Anyway, the lighting is good to hear!! We'll work on getting the coop lit for our own convenience now, I think, but the urgency is gone. ... and the same thing with heat. We'll probably wire things up out there so we can add a heat lamp if necessary. I'm more concerned about keeping water thawed and fresh for them, so have been investigating some of the christmas lights in a cookie tin idea too.

    I sure appreciate BYC! You guys/gals are GREAT! [​IMG]
     
  8. chickbea

    chickbea Chillin' With My Peeps

    Jan 18, 2007
    Vermont
    I have my light on a timer that comes on at about 6:30A and goes off around 8:00P. It's not just for the girls but for me as well; if I didn't have the lights on in winter I'd never see the chickens - I leave for work in the dark and come home in the dark!
     
  9. AuburnChickenNewbies

    AuburnChickenNewbies Chillin' With My Peeps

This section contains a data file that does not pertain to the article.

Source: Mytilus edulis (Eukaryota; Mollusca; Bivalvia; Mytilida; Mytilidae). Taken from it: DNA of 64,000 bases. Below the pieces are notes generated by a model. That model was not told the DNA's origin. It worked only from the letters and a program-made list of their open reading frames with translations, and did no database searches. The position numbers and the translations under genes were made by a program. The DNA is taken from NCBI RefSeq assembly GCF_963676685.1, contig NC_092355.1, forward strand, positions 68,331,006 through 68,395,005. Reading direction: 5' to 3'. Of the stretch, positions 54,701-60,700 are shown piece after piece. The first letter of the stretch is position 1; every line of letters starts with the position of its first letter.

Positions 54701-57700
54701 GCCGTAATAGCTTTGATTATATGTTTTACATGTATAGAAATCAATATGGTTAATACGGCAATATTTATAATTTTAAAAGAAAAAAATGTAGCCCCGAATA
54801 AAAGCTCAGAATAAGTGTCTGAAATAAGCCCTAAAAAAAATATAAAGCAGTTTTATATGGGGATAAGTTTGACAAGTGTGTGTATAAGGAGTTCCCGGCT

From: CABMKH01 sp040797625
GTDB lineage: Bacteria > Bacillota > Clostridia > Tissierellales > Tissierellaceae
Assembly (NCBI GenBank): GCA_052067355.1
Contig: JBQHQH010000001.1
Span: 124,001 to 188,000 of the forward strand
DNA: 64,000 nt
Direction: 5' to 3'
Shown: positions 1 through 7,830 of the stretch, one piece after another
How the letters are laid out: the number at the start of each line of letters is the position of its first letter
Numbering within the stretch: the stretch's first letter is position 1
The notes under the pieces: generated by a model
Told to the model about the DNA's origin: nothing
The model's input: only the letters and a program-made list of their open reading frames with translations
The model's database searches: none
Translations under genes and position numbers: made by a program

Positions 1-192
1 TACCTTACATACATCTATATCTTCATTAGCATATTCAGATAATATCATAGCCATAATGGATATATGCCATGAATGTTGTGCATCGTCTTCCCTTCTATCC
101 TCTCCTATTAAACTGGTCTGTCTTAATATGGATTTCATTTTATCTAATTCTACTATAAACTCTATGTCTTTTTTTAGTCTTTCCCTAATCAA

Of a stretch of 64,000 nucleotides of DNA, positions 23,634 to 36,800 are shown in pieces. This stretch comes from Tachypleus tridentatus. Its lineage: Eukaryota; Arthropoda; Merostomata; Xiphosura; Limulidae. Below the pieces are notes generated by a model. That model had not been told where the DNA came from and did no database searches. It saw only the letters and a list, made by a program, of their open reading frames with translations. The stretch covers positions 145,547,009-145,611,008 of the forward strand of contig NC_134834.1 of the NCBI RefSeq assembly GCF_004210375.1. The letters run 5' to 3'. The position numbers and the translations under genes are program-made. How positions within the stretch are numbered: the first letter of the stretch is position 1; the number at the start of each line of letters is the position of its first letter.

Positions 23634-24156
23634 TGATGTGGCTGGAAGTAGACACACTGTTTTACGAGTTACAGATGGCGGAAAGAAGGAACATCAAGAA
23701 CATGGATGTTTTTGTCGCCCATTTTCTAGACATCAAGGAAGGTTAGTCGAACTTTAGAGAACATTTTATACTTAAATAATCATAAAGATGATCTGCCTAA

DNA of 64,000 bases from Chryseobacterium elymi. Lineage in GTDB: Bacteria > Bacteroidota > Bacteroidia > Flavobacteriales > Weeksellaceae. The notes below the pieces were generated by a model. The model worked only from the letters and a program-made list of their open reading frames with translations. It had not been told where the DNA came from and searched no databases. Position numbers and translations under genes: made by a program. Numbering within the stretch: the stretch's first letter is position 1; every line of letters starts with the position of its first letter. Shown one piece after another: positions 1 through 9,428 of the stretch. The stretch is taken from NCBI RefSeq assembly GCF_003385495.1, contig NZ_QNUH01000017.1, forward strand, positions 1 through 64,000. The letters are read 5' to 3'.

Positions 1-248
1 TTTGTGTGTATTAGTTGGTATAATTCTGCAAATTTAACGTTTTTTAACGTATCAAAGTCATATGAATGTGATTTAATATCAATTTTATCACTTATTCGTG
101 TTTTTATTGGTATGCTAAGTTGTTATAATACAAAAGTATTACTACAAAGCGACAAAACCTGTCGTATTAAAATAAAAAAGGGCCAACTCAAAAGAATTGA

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    No kidding!!! I'm lucky in that I work from home many days of the week. But hubby? Same thing. Dark when he leaves and dark when he comes home. He said the same thing!
     
  10. WoodlandWoman

    WoodlandWoman Overrun With Chickens

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    We've usually used fluorescent lights, but LED lights work, too. Some people have even picked up cheap LED Christmas lights that are very cheap to run. They're a lot easier to use in small coops, too.